Who Owns your PC?

This may seem to be obvious but when you really think about it the answer may not be so obvious.

You bought the personal computer and presumably installed the software that runs on it but are you really in control of what it is used for?

If your PC isn’t secured it can fall prey to malware that takes control of your computer and turns it into a zombie that is remotely controlled at least in part by some criminal. This takeover is sometimes referred to as the criminal owning your computer since they are making use of the asset you have purchased for their own purposes.

But you protest this is the exception to the rule – a special case that with proper precautions won’t happen to you.

However this question of ownership becomes murky even without a bad guy taking over your computer with some trickery.

What about software that has some hidden features to “phone” home and report information about you to the mothership? Sometimes this is advertised as a customization feature but is it a feature you control and have a choice about? If not, its human counterpart with these characteristics might be called a traitor or informant. Your computer is at least partly owned by the software supplier to do its bidding whether you like it or not. There are many examples of software companies who have been caught including these types of features. Their claims that this was just to provide better services seem suspicious without open disclosure. This is where software to catch and allow you to make a decision about software initiated outbound requests can be important.

A lot of decisions about the use of “your” computer resources like memory, disk space, and CPU cycles are often made on your behalf by the Operating System and other software. What seems to be missing is what in privacy circles is called informed consent. Granted it is a challenge to make computers simpler to use and not every computer user wants to tune their computer for optimum performance but have we gone too far in the direction of uncontrollable software defaults and not done enough to inform and empower the computer owner to control how it is used? Even with the tremendous advances in disk, memory, and CPU technology these still can be considered scarce resources that computer owners might not want to be used up by services that we aren’t aware of and probably don’t need.

Web sites do exist that provide information on operating system options can be turned off but at the present time this can be considered a black art to be done at your own risk without the support of the suppliers. What is needed is capabilities to allow owners to intelligently decide what they want to run on their computers and maybe even some artificial intelligence to allow them from a user perspective to provide input on desired performance tradeoffs between programs. Improved owner consent and control could have big benefits both on computer performance and security since systems could move more towards default off rather than default on.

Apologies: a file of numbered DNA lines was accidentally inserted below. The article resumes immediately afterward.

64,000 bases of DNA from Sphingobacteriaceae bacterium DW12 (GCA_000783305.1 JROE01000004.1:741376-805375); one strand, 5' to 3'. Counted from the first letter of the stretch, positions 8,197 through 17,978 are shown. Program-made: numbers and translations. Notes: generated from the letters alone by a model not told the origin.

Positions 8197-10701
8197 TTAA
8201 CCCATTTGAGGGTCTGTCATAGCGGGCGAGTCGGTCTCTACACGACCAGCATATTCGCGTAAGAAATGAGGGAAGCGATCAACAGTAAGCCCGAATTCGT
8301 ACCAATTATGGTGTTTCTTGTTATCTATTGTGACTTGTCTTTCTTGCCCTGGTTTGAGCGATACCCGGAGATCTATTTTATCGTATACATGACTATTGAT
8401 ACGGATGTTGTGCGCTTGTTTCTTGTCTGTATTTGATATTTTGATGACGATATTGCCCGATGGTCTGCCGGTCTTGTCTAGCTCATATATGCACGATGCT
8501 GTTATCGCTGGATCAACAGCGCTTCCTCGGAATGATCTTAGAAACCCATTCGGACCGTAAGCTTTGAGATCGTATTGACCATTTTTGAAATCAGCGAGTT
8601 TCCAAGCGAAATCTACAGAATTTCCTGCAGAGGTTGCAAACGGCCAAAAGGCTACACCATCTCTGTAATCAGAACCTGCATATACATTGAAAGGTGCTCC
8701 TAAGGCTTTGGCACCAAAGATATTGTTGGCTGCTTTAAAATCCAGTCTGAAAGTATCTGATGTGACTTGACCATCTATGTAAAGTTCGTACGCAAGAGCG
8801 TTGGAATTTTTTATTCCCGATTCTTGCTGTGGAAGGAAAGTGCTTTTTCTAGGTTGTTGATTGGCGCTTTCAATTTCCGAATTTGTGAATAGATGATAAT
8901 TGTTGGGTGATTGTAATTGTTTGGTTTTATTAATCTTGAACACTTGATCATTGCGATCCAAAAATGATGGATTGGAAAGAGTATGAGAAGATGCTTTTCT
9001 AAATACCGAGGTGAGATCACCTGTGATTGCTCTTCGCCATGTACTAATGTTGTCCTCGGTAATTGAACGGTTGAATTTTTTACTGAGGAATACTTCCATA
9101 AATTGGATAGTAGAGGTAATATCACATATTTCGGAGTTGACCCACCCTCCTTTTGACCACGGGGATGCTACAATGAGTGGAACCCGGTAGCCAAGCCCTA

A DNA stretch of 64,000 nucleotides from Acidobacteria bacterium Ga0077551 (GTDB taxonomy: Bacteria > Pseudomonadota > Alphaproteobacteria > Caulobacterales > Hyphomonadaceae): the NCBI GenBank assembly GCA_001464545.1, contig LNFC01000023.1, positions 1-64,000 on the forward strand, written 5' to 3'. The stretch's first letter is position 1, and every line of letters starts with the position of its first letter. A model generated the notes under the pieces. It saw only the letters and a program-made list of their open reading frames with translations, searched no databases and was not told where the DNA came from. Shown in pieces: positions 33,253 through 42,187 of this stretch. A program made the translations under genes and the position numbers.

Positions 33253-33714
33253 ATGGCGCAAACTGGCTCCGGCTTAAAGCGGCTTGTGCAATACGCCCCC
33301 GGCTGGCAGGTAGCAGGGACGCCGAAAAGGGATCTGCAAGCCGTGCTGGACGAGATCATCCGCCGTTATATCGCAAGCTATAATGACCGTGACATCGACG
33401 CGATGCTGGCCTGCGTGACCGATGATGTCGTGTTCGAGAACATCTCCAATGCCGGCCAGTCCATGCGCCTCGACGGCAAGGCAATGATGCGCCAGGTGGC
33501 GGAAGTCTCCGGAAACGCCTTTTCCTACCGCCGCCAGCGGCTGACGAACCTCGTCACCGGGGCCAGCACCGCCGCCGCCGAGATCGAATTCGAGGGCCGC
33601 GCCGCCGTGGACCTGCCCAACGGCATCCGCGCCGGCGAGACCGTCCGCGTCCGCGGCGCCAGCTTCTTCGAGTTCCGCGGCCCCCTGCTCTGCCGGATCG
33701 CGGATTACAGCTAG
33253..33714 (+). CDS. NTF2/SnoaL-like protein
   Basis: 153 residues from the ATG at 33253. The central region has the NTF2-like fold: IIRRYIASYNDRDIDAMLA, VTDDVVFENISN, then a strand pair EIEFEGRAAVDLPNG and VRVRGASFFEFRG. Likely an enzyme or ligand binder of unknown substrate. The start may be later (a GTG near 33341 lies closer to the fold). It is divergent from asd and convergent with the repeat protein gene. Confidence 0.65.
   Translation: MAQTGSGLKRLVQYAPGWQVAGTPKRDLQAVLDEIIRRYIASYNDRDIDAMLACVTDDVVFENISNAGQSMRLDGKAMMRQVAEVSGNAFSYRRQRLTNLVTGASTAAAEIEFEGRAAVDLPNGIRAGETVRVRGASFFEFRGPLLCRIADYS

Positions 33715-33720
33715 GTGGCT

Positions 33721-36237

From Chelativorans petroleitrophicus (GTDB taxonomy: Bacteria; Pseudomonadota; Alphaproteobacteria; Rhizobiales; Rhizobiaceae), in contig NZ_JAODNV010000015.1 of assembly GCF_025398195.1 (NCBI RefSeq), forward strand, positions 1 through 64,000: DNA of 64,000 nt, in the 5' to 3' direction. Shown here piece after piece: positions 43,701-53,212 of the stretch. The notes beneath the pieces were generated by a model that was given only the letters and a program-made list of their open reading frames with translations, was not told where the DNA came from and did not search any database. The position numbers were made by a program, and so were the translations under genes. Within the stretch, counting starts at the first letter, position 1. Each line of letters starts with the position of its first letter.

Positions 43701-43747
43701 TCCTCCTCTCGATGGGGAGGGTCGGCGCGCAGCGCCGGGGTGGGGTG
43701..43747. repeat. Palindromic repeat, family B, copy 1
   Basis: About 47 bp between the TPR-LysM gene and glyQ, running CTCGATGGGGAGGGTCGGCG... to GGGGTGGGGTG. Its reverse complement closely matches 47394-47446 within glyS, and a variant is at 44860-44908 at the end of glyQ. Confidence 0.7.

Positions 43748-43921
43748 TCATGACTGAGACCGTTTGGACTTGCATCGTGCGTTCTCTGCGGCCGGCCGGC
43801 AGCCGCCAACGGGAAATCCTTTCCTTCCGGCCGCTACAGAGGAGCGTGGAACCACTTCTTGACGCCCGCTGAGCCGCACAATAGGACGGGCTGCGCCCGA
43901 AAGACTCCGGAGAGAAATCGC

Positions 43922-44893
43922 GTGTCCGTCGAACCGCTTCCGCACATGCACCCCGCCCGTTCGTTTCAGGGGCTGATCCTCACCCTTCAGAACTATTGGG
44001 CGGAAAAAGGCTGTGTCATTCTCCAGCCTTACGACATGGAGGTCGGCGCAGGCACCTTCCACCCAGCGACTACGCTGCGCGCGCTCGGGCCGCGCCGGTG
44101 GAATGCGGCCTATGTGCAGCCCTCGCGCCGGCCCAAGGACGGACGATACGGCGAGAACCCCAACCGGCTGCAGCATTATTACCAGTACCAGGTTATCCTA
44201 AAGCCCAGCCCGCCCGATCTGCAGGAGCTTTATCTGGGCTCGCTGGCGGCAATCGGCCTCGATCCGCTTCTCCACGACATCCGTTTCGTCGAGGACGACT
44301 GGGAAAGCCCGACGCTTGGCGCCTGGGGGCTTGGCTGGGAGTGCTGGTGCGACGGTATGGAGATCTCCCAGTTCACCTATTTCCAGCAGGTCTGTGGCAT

A common example are software vendors that include features that reserve memory even when the software isn’t being used so it will load faster. Are computer owners informed about the tradeoffs of these features and the impact of this on their system? While operating systems generally include a task manager or activity monitor just how informative and useful are these capabilities for the average computer owner? Most don’t even identify the resource hogs with names that relate back to the software name an owner would recognize. Processes can be killed but owner beware about the consequences of trying to control how much of their computer is used by various nefarious unrecognized programs or program components.

Things get even more complicated where Digital Rights Management (DRM) is introduced since this software puts restrictions on computer use to benefit content suppliers and not necessarily to the benefit of computer owners and content purchasers. Do computer owners have sufficient options that there is competition on what restrictions are acceptable? Could this also be considered another example where an outside party is owning your computer for their purposes?

Trusted computing technology also has the capability to control what software can run on “your” computer. Will computer owners have informed consent on how these capabilities will be implemented to their benefit? Who will decide how these technologies will be used to control “your” computer?

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